Amelat Dance Company is made up of students from Ecuador to Tuvalu but has made its home on campus at BYU-Idaho.

logo for Amelat dance company

Amelat logo Photo credit: Efrain Becerra

Amelat is a word that means the western continent, from Canada all the way to Argentina. This word was chosen because of the group’s mission: To create unity through the diverse student population at BYU-I.

Student rehearsing Ecuadorian dance at byui

amelat dance co Photo credit: Jessica Clark

The dance company is preparing for BYU-I’s upcoming culture night, where dances representing cultures from all over the world will be performed.

Student turns during dance rehearsal

Amelat student rehearsing Photo credit: Jessica Clark

Amelat will perform several dances at culture night. The Caribbean, Micronesia and Ecuador will all be represented by the dance company.

Student stand with hands on hips

Amelat Students rehearsing Photo credit: Jessica Clark

Jayne Lucas, a senior studying public policy and administration, choreographed the dance representing the Caribbean. She wants to share Caribbean culture with others.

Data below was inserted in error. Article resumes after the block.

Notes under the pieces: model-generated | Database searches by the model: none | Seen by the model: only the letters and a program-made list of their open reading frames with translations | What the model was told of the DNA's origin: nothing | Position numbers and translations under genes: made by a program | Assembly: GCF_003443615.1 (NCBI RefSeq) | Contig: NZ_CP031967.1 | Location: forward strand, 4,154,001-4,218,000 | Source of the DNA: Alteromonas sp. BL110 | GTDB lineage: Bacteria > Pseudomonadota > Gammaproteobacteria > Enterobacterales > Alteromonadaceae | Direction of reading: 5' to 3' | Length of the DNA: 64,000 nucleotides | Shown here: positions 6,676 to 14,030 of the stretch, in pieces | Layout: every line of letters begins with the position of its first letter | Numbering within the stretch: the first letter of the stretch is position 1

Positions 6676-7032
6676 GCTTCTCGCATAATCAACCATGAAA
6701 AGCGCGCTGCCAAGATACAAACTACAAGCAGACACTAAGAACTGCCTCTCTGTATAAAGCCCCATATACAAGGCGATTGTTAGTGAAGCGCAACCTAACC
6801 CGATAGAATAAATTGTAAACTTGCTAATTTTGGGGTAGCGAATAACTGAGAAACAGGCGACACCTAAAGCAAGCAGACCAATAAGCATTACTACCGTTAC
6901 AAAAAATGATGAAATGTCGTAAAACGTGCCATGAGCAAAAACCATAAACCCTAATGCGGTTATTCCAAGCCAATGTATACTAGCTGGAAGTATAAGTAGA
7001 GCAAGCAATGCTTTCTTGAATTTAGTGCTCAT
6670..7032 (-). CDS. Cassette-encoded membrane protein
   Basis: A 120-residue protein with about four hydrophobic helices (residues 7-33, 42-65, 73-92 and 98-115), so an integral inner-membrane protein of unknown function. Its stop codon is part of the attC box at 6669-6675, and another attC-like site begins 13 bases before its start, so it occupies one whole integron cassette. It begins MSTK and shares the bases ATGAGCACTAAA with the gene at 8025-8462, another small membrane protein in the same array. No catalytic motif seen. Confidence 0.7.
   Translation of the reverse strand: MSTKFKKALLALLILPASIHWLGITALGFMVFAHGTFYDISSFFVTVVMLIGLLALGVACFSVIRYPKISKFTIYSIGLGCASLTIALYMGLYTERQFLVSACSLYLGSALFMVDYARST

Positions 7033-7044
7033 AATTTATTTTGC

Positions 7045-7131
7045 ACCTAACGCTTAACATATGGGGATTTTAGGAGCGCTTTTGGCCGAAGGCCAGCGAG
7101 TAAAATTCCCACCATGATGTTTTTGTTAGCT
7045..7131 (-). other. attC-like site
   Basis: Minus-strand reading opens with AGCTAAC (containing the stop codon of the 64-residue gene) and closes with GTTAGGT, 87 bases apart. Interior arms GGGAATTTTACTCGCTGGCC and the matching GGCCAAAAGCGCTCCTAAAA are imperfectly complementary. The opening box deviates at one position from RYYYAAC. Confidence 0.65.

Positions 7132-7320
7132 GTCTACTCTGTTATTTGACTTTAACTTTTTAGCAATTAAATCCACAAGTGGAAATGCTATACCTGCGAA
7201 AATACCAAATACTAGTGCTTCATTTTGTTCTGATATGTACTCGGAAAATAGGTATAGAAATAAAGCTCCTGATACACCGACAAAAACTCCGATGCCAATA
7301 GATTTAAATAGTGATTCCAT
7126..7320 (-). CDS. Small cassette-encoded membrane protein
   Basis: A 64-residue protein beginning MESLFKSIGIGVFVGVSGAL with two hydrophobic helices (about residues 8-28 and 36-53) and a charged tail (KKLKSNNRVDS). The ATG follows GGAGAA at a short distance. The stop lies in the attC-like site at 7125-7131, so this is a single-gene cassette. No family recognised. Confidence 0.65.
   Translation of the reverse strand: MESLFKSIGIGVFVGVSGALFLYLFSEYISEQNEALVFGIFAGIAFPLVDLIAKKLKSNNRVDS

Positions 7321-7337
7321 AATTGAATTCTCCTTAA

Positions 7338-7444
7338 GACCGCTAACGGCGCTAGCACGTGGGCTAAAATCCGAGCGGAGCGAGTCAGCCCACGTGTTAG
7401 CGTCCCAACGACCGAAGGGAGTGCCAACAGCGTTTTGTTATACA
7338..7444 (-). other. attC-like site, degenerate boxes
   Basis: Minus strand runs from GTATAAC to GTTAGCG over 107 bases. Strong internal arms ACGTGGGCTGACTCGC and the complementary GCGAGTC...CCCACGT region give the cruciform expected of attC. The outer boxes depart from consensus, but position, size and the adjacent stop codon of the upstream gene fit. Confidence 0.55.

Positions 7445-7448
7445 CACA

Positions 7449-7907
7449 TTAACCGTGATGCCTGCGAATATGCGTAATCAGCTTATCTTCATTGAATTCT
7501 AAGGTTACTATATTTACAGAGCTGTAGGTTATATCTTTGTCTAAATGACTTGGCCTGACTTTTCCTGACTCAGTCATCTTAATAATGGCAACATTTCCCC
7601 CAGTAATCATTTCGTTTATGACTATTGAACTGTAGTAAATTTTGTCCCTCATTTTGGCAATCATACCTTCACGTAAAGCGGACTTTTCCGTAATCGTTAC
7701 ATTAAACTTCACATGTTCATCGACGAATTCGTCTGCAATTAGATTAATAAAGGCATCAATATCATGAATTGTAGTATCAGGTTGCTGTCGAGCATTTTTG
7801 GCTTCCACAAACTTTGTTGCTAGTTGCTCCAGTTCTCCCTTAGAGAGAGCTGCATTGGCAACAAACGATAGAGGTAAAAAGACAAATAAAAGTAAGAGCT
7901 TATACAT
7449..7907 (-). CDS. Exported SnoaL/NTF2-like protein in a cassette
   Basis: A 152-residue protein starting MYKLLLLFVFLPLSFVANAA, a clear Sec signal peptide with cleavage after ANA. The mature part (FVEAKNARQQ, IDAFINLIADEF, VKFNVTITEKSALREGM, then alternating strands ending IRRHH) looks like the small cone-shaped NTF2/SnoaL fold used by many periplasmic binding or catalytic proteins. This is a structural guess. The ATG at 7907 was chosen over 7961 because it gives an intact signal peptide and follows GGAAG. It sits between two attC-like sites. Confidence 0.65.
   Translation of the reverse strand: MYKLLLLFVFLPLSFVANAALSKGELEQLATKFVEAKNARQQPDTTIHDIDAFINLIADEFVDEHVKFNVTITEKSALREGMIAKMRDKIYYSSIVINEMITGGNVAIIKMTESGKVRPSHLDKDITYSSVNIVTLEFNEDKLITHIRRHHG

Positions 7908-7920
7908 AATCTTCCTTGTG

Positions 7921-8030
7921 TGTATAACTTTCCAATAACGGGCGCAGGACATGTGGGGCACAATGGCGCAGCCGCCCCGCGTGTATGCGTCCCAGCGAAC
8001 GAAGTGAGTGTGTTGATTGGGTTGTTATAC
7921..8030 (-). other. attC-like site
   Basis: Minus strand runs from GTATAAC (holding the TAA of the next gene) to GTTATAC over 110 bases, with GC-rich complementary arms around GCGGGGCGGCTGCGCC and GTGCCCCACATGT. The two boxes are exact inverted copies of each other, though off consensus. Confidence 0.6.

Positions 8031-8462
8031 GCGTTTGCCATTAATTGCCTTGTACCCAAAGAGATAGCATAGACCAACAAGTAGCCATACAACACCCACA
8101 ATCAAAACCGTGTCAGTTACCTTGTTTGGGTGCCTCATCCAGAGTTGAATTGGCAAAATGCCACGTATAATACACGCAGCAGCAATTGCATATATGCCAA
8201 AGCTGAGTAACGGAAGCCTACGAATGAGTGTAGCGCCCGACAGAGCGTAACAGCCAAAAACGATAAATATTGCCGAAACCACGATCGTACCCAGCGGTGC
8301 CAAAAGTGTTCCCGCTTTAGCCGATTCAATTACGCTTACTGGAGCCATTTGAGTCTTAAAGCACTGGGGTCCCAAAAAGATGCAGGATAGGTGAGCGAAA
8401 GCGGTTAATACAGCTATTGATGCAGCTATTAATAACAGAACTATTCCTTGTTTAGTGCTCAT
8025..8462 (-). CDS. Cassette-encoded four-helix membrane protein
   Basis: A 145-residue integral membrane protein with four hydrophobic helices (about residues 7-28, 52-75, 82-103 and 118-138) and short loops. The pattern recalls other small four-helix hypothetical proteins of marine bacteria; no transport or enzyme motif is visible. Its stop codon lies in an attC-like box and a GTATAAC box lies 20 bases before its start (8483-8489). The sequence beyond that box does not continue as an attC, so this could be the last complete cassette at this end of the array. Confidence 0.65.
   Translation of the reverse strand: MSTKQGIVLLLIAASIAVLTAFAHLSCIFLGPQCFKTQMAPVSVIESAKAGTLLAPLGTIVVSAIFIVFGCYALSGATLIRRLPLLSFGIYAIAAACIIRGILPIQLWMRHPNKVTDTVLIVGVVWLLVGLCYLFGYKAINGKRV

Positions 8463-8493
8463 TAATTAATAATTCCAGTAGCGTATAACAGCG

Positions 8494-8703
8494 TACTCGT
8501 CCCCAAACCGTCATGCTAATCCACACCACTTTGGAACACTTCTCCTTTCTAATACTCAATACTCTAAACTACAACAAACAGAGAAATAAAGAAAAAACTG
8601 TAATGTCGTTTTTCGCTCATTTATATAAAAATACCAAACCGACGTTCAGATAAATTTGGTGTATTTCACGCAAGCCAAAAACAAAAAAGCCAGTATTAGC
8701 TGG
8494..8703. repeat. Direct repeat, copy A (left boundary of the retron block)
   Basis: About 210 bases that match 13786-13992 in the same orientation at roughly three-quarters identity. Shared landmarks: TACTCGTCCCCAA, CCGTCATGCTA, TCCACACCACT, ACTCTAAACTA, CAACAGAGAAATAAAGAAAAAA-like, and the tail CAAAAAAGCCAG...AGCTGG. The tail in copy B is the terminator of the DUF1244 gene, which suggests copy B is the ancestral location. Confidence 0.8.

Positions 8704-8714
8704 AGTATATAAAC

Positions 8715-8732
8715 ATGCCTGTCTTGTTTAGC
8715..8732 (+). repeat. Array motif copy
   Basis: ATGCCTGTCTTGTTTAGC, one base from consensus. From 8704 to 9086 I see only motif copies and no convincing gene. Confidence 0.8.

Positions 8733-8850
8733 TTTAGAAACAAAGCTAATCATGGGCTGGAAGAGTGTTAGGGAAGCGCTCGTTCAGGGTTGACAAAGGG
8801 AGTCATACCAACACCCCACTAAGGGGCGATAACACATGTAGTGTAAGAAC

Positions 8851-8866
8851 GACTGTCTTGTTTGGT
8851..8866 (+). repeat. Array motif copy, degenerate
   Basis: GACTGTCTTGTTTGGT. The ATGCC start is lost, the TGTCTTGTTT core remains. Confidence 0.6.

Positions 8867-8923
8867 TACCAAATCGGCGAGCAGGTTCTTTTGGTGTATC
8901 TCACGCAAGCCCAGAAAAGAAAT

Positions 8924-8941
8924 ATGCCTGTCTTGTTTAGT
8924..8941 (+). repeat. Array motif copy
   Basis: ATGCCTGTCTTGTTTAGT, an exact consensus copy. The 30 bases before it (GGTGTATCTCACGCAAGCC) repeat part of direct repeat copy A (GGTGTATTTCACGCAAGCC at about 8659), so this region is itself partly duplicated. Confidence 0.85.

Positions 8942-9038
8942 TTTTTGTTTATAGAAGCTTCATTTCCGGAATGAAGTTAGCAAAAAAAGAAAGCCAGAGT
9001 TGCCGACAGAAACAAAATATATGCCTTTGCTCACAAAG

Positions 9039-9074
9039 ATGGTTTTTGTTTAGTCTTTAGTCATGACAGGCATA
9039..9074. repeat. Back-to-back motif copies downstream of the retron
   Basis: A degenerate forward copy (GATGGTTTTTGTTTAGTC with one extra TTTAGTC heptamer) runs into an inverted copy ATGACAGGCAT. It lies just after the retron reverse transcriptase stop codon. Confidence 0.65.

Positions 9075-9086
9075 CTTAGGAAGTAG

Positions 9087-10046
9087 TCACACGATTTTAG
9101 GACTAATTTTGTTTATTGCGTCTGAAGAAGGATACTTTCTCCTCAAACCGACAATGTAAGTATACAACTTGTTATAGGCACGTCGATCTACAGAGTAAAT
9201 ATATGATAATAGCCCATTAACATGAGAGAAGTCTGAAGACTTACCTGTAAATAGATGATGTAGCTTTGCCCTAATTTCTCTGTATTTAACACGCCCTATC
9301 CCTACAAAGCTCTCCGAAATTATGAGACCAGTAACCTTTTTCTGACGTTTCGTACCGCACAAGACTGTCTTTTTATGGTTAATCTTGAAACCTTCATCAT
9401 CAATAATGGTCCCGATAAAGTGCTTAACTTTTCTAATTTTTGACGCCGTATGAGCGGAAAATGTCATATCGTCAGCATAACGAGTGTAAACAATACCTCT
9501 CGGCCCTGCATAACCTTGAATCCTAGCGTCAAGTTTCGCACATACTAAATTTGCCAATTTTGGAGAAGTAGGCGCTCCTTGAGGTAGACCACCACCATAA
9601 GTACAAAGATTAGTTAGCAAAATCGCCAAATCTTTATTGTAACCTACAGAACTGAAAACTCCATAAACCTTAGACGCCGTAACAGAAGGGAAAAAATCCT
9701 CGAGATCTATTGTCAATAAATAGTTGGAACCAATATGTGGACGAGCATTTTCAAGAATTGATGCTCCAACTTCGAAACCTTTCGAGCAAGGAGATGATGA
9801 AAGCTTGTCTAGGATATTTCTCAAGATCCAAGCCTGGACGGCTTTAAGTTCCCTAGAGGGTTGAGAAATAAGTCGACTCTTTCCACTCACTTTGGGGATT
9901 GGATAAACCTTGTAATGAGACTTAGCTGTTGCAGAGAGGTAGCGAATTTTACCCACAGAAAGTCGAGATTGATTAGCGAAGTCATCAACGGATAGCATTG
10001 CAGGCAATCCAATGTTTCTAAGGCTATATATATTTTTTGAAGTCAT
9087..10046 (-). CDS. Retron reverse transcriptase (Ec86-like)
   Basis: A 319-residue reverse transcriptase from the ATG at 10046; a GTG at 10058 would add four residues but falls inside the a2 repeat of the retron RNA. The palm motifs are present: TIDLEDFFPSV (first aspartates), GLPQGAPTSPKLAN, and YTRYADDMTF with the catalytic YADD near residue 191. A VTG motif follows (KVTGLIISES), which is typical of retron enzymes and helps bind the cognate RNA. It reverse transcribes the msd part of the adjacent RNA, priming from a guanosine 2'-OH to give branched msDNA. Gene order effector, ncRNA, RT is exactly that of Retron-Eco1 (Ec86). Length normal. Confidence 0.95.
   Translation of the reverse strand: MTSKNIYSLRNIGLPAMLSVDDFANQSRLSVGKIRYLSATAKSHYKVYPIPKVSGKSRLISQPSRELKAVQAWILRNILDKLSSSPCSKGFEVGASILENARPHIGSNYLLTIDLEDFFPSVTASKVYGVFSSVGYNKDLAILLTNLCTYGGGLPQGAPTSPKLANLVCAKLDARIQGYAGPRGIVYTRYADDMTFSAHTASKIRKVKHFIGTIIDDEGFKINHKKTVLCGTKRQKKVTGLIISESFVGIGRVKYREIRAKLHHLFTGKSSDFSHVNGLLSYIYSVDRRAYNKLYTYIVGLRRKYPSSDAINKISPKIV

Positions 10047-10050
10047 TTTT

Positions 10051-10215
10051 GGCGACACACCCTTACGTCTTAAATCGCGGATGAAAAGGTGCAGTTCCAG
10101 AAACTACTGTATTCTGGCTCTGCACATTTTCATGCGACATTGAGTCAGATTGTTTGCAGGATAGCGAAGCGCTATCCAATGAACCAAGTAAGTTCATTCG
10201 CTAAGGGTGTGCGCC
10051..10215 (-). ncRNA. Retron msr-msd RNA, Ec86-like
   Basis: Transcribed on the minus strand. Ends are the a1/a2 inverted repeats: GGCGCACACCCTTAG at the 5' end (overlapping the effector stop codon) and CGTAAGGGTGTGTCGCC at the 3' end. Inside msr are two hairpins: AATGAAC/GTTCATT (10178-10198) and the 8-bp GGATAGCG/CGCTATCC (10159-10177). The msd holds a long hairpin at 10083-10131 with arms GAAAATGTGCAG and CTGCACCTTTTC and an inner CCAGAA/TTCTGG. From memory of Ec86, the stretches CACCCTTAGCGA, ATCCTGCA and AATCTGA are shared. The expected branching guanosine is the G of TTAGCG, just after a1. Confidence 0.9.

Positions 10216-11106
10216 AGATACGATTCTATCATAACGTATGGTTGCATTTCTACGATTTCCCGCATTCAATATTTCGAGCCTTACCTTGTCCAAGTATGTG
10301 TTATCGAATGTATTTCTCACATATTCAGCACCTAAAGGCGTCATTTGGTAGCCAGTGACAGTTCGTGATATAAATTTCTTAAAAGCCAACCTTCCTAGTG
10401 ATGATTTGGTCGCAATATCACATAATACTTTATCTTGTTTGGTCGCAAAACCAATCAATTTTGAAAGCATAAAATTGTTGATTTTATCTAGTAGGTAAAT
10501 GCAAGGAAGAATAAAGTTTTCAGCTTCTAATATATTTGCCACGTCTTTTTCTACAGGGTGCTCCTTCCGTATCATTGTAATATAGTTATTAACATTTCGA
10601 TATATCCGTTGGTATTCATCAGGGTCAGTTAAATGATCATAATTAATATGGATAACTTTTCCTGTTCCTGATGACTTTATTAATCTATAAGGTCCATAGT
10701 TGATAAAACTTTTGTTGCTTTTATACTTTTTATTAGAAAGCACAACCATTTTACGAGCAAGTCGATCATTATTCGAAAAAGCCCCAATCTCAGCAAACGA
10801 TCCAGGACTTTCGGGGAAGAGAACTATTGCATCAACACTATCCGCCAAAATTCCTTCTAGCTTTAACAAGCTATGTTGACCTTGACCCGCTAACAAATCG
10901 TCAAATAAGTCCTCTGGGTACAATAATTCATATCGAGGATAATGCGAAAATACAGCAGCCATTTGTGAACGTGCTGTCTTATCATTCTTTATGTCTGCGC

students dancing at Byu-I

students rehearsing Photo credit: Jessica Clark

“Dancing is everywhere in the Caribbean,” said Lucas. “It’s in everything because we really believe in expressing ourselves not with our words, but also with our bodies. You know, dancing is great for — obviously — having fun, but it’s also a way of communication.”

students dancing

Students rehearsing Caribbean dance Photo credit: Jessica Clark

There are a few things she wants people to know about Caribbean culture.

Dance plays a big role in Caribbean culture, especially when it comes to Carnival, which is where Lucas pulled inspiration from for her choreography.

Many of those performing are from various countries in the Caribbean region of the world, but some are from other places, including the United States.

Amelat’s Ecuadorian dance was choreographed by Paula Cañar, a sophomore studying exercise physiology. Cañar is from Ecuador and wants to share her culture with other students.

“I wanted to share my time with everybody and you know, to pose my culture and embrace my culture, and let all the people unite together while dancing, you know, dancing is like a form of expression,” Cañar said. “So you don’t need to use words. You just need to feel the music and that’s it. It flows, it naturally flows, and that’s the best part of it, of dance.”

With the upcoming cultural night at BYU-I, Amelat is putting all its attention into dance. Normally, it would be a mix between dance and activities where students can share their culture with others.

Those who are interested in participating with Amelat in the future can reach out via the dance company’s Instagram page. No prior knowledge of dance is necessary.